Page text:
Volume Five, Issue 1

Ramon Jimenez

Trying to Tumbao

On top of the leather head
that has felt my pain,
I try to catch the
palm, tip, slap
and the tip, palm, tip
open, open.

Somewhere along the journey
I struggle to get in
like a jump rope that moves too fast.
I hesitate,
waiting for that moment.

I get the palm, tip.
Other times I miss the chance
to hit a sharp muted slap.

But when I hit the full sequence
I unlock a power,
a knowledge system not my own
yet parallel to my existence.
One born out of survival and secrecy,
stolen from a continent
across the sea.

For a second,
I can sustain it.
Drive a full orchestra in front of a roaring crowd,
guiding the salseros as they buzz around the dance floor.
Contradict those that said I had no rhythm or swag.
Transport myself to the shores of Havana and Barranquilla,
or a park in the Bronx on a nice summer afternoon.

And then I lose it all
when my slap fails to snap.
All I can do is start over
in my box sized Seattle apartment
where I am surrounded by evergreens instead of palm trees.

Music Was Always A Fight

I recall cousins pulling up to the driveway
with the bass in their stereo system
ringing from miles away
before they even made a turn onto our block.

Music was part of every baptism,
quince and wedding.
We had a DJ blasting banda, cumbia,
and meringue.
When we danced nights away,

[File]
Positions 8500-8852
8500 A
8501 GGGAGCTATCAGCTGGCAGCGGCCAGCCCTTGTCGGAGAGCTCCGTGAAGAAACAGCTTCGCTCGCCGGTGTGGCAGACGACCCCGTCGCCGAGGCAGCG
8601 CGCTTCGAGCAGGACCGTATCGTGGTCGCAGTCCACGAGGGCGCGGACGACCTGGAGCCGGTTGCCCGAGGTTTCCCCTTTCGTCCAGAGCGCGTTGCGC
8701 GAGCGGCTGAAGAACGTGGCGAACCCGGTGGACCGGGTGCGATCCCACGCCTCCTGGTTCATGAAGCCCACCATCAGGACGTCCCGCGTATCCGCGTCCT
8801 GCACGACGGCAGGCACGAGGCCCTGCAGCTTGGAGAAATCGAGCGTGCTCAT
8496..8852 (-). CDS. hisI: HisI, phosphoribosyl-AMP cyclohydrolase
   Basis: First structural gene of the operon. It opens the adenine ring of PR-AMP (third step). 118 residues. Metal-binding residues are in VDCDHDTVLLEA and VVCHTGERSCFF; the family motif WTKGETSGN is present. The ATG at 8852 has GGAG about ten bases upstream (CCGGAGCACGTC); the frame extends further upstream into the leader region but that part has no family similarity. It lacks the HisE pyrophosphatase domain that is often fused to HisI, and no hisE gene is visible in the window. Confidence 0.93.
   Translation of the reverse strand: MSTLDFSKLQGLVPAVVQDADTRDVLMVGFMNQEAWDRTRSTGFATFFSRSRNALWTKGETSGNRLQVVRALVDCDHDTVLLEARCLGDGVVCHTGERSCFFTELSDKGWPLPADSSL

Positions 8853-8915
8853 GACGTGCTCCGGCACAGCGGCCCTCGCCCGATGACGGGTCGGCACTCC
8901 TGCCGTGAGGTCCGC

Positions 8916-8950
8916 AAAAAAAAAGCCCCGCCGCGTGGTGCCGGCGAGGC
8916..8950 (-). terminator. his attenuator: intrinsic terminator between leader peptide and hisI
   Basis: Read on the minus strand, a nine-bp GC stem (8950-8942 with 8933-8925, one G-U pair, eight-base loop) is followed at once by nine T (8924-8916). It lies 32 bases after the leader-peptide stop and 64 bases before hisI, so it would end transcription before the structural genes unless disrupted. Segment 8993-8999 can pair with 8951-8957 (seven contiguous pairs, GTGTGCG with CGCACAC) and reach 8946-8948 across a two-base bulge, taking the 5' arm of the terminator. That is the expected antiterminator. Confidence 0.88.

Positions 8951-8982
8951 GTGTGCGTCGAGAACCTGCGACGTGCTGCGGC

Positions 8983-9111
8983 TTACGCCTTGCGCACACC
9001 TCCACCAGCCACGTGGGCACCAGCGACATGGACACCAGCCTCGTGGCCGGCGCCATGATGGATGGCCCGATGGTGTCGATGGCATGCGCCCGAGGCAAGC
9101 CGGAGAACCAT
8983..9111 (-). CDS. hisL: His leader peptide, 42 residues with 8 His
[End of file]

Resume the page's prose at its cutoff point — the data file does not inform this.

we felt alive and liberated.
Forgetting that we got made fun of
for loving our parent’s music.

If we didn’t have a DJ,
we had my cousin’s husband’s karaoke machine
where all my uncle’s gathered around to compete
and show off who had the best rhythm,
the strongest voice and the greatest swag.
Sometimes we even had a full on mariachi band
with guitars, violins and trumpets
fiddling away the classic songs
because the older generations swore
that our modern music of money, sex and drugs,
or American English rubbish,
lacked deep emotional thought and creative lyricism.

It didn’t matter if we gathered in Inglewood
with the entire block in the backyard
dancing to banda until 3:00 am in the morning
or if we had carne asada in the suburbs of the Inland Empire
next to the neighborhood watch president.
For us,
music was always a fight.

From Sinaloa to Syria

Lead drops freely like sharp bouts of rain.
Battles over religion, ethnic differences
or routes for coke shipments are all resolved the same way.

Masked gunmen riding on the beds of pick-up trucks
firing shots at each other with the wildness of a gambler
who just put all of his wealth in a hand of cards.

The civilians on their way to work and school,
ducking and weaving like agile boxers,
avoiding the agents of indifference that fall from thick grey skies.

Whole city blocks engulfed in forest fire flame
that burns all living things standing in the way.

Ramon Jimenez: “I am a writer and educator who resides in Seattle, Washington. I was raised by my Mexican parents who came from Jalisco in the 70's in Inglewood, California. I now teach language arts and run a summer youth poetry program. I write poetry that focuses on immigration, culture and travel. I am interested in exploring locations and how they connect.”

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